S-Ang/P 5.69 (1.92) 5.41 (1.37) 3.093 .002 0.17
S-Ang/V 6.40 (2.57) 5.90 (1.94) 3.908 <.001 0.22
T-Anger 21.59 (5.57) 19.38 (4.77) 7.559 <.001 0.43
T-Ang/T 8.87 (3.41) 7.78 (2.72) 6.269 <.001 0.35
T-Ang/R 12.72 (3.27) 11.60 (3.02) 6.315 <.001 0.36
AX Index 31.08 (9.97) 27.89 (9.95) 5.656 <.001 0.32
AX-Out 12.05 (3.25) 11.02 (3.09) 5.693 <.001 0.33
AX-In 13.16 (3.63) 12.33 (3.67) 4.021 <.001 0.23
AX/Con-Out 16.14 (4.63) 17.10 (4.63) 3.686 <.001 0.21
AX/Con-In 13.99 (4.31) 14.36 (4.41) 1.500 .134  

S-Anger.- State-Anger, S-Ang/F.- Feeling, S-Ang/V.- Verbal Expression, S-Ang/P.- Physical Expression, T-Anger.- Trait Anger, T-Ang/T.- Anger Temperament, T-Ang/R.- Anger Reaction, AX Index.- Anger Expression Index, AX-Out.- Anger Expression-Out, AX-In.- Anger Expression-In, AX/Con-Out.- Anger Control-Out, AX/Con-In.- Anger Control-In, PSQI.- Pittsburgh Sleep Quality Index.

Students with poor sleep quality (PSQI scores> 5) show an increased risk of obtaining scores equal to or higher than the 75th percentile both on T-Anger [OR=1.90] and in the AX Index [OR=1.56], compared with those who have good sleep quality (PSQI scores ≤5). On the S-Anger scale, the significance is residual, and no significant differences are observed in S-Ang / F and in AX / Con-In (Table 3).

Table 3. Risk of participants with poor sleep quality (PSQI scores> 5) of obtaining high scores on the STAXI-2 subscales.
N (%) PSQI scores >5668 (53.4) χ2 (1,1252) p phi OR 95%CI
1S-Anger 13 (76.5) 3.700 .054 .054 2.88 0.93-8.88
S-Ang/F 7 (77.8) 2.173 .140 .042 3.08 0.64-14.89
S-Ang/P 12 (80.0) 4.331 .037 .059 3.54 0.99-12.62
S-Ang/V 13 (81.3) 5.067 .024 .064 3.84 1.09-13.56
2T-Anger 182 (65.5) 21.067 <.001 .130 1.90 1.44-2.51
T-Ang/T 181 (64.6) 18.466 <.001 .121 1.82 1.38-2.39
T-Ang/R 156 (65.8) 18.260 <.001 .121 1.89 1.41-2.54
2AX Index 158 (62.0) 9.530 .002 .087 1.56 1.17-2.06
AX-Out 150 (61.0) 7.145 .008 .076 1.47 1.11-1.96
AX-In 236 (61.6) 15.143 <.001 .110 1.62 1.27-2.08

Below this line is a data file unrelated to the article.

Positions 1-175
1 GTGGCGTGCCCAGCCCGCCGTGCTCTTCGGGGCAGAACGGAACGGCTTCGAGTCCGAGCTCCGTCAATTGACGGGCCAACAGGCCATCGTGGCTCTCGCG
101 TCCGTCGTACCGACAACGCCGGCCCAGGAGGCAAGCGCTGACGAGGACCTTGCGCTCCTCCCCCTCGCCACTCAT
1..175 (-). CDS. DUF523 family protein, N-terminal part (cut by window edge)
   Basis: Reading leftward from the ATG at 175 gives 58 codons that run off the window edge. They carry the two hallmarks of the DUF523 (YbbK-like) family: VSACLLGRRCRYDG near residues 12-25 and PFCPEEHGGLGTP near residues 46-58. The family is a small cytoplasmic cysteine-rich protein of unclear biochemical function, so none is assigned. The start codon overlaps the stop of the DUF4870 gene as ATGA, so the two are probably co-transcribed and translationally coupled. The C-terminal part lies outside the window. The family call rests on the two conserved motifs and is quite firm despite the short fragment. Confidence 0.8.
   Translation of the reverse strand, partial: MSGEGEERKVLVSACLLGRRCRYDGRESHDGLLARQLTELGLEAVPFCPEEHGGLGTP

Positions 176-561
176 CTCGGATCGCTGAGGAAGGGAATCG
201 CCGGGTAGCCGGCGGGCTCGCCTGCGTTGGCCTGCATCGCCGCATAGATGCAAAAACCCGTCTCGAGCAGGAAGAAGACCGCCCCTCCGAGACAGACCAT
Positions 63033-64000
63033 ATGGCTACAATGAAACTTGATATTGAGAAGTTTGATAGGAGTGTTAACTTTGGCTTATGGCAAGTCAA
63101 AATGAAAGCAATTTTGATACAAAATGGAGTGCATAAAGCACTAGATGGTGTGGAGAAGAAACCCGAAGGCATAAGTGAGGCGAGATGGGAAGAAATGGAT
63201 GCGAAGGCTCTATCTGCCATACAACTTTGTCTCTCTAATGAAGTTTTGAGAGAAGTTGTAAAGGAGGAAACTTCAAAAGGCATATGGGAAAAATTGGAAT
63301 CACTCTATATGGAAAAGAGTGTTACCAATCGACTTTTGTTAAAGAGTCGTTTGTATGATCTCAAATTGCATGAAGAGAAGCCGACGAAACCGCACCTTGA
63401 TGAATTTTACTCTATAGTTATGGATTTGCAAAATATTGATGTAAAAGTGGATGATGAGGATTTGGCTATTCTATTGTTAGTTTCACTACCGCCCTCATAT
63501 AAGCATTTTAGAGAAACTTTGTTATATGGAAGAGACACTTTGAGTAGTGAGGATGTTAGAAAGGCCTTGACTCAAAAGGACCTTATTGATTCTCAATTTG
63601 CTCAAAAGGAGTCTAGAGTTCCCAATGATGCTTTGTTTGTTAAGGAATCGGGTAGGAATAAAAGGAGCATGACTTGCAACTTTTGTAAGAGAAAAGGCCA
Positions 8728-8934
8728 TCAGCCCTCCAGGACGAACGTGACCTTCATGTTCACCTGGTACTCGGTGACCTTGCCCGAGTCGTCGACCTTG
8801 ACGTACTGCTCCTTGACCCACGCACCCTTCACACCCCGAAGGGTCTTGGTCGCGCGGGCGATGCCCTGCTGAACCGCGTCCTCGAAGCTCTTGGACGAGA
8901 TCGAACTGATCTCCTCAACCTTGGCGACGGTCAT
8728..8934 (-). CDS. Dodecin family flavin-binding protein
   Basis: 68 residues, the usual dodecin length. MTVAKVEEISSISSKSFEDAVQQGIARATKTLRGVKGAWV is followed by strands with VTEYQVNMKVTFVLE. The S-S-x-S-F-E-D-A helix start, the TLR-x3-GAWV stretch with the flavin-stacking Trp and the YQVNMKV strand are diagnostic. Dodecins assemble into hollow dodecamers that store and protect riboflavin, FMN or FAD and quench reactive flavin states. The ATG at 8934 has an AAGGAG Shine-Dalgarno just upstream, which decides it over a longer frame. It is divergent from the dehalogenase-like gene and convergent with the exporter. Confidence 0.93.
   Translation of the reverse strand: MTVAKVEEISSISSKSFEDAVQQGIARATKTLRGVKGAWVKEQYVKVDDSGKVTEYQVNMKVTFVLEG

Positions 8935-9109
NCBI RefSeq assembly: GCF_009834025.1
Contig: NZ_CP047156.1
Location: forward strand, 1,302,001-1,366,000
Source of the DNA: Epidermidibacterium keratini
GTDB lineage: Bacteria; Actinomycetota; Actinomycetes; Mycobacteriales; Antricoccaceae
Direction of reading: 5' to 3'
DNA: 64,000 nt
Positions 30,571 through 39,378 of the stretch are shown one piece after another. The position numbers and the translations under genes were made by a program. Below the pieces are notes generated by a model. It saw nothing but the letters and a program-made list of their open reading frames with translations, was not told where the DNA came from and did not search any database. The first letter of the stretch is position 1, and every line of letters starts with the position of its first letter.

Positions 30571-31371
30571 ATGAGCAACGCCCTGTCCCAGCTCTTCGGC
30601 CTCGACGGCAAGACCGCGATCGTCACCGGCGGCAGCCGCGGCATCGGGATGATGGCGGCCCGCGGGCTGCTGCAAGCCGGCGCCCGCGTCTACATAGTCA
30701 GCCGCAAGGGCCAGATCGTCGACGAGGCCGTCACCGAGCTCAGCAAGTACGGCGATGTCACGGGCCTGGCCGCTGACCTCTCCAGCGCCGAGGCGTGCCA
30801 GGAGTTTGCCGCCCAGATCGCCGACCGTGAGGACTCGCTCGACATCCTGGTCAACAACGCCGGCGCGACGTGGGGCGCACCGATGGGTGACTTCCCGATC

AX/Con-Out 195 (48.8) 5.008 .025 -.063 0.76 0.60-0.97
AX/Con-In 235 (50.1) 3.179 .075 -.050 0.81 0.65-1.02

1.High category in the response scores (High vs. Half-Low) according to STAXI-2; 2.- Response Category (High => 75th percentile) according to STAXI-2,S-Anger.- State-Anger, S-Ang/F.- Feeling, S-Ang/V.- Verbal Expression, S-Ang/P.- Physical Expression, T-Anger.- Trait Anger, T-Ang/T.- Anger Temperament, T-Ang/R.- Anger Reaction, AX Index.- Anger Expression Index, AX-Out.- Anger Expression-Out, AX-In.- Anger Expression-In, AX/Con-Out.- Anger Control-Out, AX/Con-In.- Anger Control-In, PSQI.- Pittsburgh Sleep Quality Index.

Problems associated with sleep include sleep efficiency (<85%, ≥ 85%) and sleep duration (<7 hours, ≥7 h hours). The data show that 26.3% (N=329) of the students indicate an efficiency lower than 85%. Those with an efficiency < 85% show higher scores in S-Anger (p=.031) and in the AX Index (p=.004); indicating a lower AX / Con-Out (p =.041). On the other hand, 39.5% (N=494) of the sample reported sleeping less than 7 hours / night (Table 4). These students obtained higher scores in S-Anger (p=.020), in T-Anger (p=.002) and in the AX Index (p=.041). Those who sleep less than 7 hours also obtained higher scores in AX-Out and in AX-In; but they did not differ from those who sleep 7 or more hours in their scores on AX / Con-Out or in AX / Con-In.

Table 4. Scores on the subscales of the STAXI-2 according to the Efficiency and Duration of Sleep (PSQI).
  Sleep Efficiency(PSQI)     Sleep Duration (PSQI)    
  < 85% M(SD) ≥ 85% M(SD) t p < 7 h. M(SD) ≥ 7 h M(SD) t p
S-Anger 18.62 (6.17) 17.86 (5.22) 2.156 .031 18.80 (6.29) 17.58 (4.85) 3.639 .020
S-Ang/F 6.62 (2.58) 6.24 (2.19) 2.370 .018 6.55 (2.49) 6.20 (2.16) 2.529 .012
S-Ang/P 5.63 (1.76) 5.53 (1.67) 0.904 .366 5.76 (1.96) 5.43 (1.48) 3.159 .002
S-Ang/V 6.37 (2.60) 6.09 (2.20) 1.766 .078 6.49 (2.67) 5.95 (2.03) 3.839 <.001
T-Anger 20.99 (5.71) 20.41 (5.18) 1.714 .087 21.15 (5.67) 20.17 (5.06) 3.104 .002
T-Ang/T 8.65 (3.46) 8.26 (3.03) 1.847 .065 8.65 (3.41) 8.17 (2.95) 2.517 .012
T-Ang/R 12.34 (3.33) 12.15 (3.16) 0.912 .362 12.50 (3.35) 12.00 (3.10 2.681 .007
AX Index 30.95 (10.39) 29.11 (9.93) 2.856 .004 30.31 (10.31) 29.12 (9.92) 2.042 .041
AX-Out 11.88 (3.39) 11.45 (3.15) 2.017 .044 11.82 (3.28) 11.41 (3.17) 2.235 .026
AX-In 13.04 (3.71) 12.68 (3.65) 1.511 .131 13.03 (3.77) 12.61 (3.60) 1.982 .048
AX/Con-Out 16.12 (4.84) 16.75 (4.58) 2.048 .041 16.52 (4.75) 16.63 (4.59) 0.435 .664
AX/Con-In 13.84 (4.37) 14.28 (4.35) 1.509 .112 14.02 ( 4.38) 14.26 (4.35) 0.940 .347

S-Anger.- State-Anger, S-Ang/F.- Feeling, S-Ang/V.- Verbal Expression, S-Ang/P.- Physical Expression, T-Anger.- Trait Anger, T-Ang/T.- Anger Temperament, T-Ang/R.- Anger Reaction, AX Index.- Anger Expression Index, AX-Out.- Anger Expression-Out, AX-In.- Anger Expression-In, AX/Con-Out.- Anger Control-Out, AX/Con-In.- Anger Control-In, PSQI.- Pittsburgh Sleep Quality Index.